Ongoing declines in Hewlett Packard Enterprise’s (HPE) software business have contributed to the company’s latest quarterly loss, according to analysts.
The company has released its results for the quarter ending 30 April, revealing a 13 per cent year-on-year drop in net revenue from continuing operations for the period, to US$7.4 billion, and a net loss for the quarter of US$612 million.
Meanwhile, HPE’s combined net revenue came to US$9.9 billion includes, including US$2.5 billion from discontinued operations – i.e. two months’ worth of its Enterprise Services division operation, prior to its spin-merger with CSC to become DXC Technology.
“We saw strength in major components of our growth strategy, including high-performance compute, Aruba, all-flash storage and Technology Services,” HPE CEO and president, Meg Whitman, said.
“While we still have much more work to do, HPE’s Q2 results give me confidence that our efforts are delivering for customers and partners,” she said.
According to Technology Business Research analyst, Sanjay Medvitz, the company’s ongoing software “woes” have been putting pressure on its infrastructure-centric approach to succeed following the merger
Overall, HPE’s software revenue was US$685 million for the quarter, down 11 per cent year-over-year, with a 26.4 per cent operating margin.
Meanwhile, license revenue was down 29 per cent, support revenue was down four per cent and professional services revenue was down 17 per cent. At the same time, however, Software-as-a-service (SaaS) revenue was up three per cent.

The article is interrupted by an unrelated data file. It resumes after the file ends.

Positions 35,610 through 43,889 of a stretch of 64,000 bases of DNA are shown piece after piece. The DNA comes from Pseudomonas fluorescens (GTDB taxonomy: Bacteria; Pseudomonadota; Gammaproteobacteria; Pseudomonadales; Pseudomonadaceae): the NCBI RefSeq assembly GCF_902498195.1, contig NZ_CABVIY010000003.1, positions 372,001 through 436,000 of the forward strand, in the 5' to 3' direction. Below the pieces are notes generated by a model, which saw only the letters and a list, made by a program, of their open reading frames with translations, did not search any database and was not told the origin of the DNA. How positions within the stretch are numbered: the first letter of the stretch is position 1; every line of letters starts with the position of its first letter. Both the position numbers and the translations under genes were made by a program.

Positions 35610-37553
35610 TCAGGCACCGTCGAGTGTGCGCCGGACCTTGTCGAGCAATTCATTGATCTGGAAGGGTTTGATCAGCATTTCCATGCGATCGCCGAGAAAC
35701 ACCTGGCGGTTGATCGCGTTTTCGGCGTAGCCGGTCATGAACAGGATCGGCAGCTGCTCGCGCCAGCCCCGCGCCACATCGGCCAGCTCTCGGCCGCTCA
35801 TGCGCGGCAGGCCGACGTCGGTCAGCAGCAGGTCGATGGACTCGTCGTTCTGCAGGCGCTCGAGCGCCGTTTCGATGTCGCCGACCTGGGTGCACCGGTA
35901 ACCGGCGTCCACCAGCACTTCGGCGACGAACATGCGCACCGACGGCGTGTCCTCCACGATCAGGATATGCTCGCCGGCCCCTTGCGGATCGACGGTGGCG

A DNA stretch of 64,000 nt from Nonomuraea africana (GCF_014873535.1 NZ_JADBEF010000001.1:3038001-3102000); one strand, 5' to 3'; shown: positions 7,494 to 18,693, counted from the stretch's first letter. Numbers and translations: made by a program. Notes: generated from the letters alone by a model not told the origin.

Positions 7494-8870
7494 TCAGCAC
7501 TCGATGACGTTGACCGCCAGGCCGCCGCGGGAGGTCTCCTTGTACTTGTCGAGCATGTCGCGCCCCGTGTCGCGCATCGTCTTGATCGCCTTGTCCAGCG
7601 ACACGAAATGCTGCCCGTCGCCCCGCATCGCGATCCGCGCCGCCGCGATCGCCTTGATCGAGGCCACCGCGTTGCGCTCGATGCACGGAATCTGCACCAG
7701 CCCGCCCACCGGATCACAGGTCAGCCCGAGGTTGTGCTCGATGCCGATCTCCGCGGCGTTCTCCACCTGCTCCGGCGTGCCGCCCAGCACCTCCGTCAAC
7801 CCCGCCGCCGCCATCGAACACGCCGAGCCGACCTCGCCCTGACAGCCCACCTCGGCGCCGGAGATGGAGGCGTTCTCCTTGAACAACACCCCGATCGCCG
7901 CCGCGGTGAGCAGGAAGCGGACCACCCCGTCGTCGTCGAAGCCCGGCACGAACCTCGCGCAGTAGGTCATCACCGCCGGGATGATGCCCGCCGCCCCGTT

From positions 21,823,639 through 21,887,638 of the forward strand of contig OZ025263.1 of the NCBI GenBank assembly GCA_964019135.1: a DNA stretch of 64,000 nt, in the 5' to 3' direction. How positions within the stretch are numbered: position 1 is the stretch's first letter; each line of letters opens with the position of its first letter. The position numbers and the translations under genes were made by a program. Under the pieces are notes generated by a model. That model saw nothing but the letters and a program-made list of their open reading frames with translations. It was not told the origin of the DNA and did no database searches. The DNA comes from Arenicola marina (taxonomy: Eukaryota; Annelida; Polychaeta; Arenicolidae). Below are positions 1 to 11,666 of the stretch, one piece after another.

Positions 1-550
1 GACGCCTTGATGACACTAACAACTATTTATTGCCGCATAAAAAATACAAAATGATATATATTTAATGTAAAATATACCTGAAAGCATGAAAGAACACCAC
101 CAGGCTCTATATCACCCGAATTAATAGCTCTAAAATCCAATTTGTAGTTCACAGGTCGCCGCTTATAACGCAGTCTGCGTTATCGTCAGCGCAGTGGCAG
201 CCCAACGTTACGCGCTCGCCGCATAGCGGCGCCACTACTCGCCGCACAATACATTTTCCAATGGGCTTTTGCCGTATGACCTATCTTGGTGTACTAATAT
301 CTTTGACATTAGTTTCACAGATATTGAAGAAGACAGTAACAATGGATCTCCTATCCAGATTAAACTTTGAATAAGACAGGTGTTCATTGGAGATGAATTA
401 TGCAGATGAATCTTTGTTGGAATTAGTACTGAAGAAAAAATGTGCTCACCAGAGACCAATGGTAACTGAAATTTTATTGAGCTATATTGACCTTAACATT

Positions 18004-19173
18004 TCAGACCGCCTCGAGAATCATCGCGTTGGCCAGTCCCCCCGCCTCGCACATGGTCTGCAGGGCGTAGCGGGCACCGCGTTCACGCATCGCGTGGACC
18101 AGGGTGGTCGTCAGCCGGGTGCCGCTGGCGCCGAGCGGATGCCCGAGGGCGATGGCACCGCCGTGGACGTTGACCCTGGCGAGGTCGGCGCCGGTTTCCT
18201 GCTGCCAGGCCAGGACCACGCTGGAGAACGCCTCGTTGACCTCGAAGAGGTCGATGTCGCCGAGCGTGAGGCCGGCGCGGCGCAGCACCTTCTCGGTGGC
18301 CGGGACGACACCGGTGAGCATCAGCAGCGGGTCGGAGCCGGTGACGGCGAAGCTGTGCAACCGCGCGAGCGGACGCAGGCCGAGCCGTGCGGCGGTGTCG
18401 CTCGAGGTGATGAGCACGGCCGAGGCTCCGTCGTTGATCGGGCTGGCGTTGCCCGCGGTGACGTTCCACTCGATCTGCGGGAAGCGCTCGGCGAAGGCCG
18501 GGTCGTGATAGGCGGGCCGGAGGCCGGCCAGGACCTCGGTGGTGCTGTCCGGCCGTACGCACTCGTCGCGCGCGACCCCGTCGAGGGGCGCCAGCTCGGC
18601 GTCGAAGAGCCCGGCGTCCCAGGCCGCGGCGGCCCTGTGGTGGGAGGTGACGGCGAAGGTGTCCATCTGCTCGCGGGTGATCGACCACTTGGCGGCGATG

According to Medvitz, HPE’s software business, which is in the process of being spun-off to merge with UK enterprise software firm, Micro Focus, in a deal worth US$8.8 billion, posted its 11th consecutive quarter of revenue decline in the April quarter.
“The vendor continues to struggle with legacy software declines and industry-wide shifts from license to subscription models ahead of its pending spin-merge with Micro Focus,” Medvitz said.
“Despite disappointing…results, HPE’s software success will ultimately be defined by its post spin-merge performance.
“The completed deal (expected to close September 1) will result in a reformed HPE software business focused on enabling hybrid IT and software defined infrastructure with a tighter portfolio around integrated systems software, Helion, and Aruba,” he said.
HPE said in October last year that it expected to incur one-time after-tax separation costs of approximately $700 million, with the vast majority occurring in fiscal year 2017.
According to Medvitz, HPE will also be able to supplement strategic needs for old software assets via partnership with Micro Focus.
“Given the magnitude of the deal for each vendor’s future, portfolio, workforce and synergy structuring over the next several months will be beyond critical for HPE and Micro Focus to hit the ground running,” he said.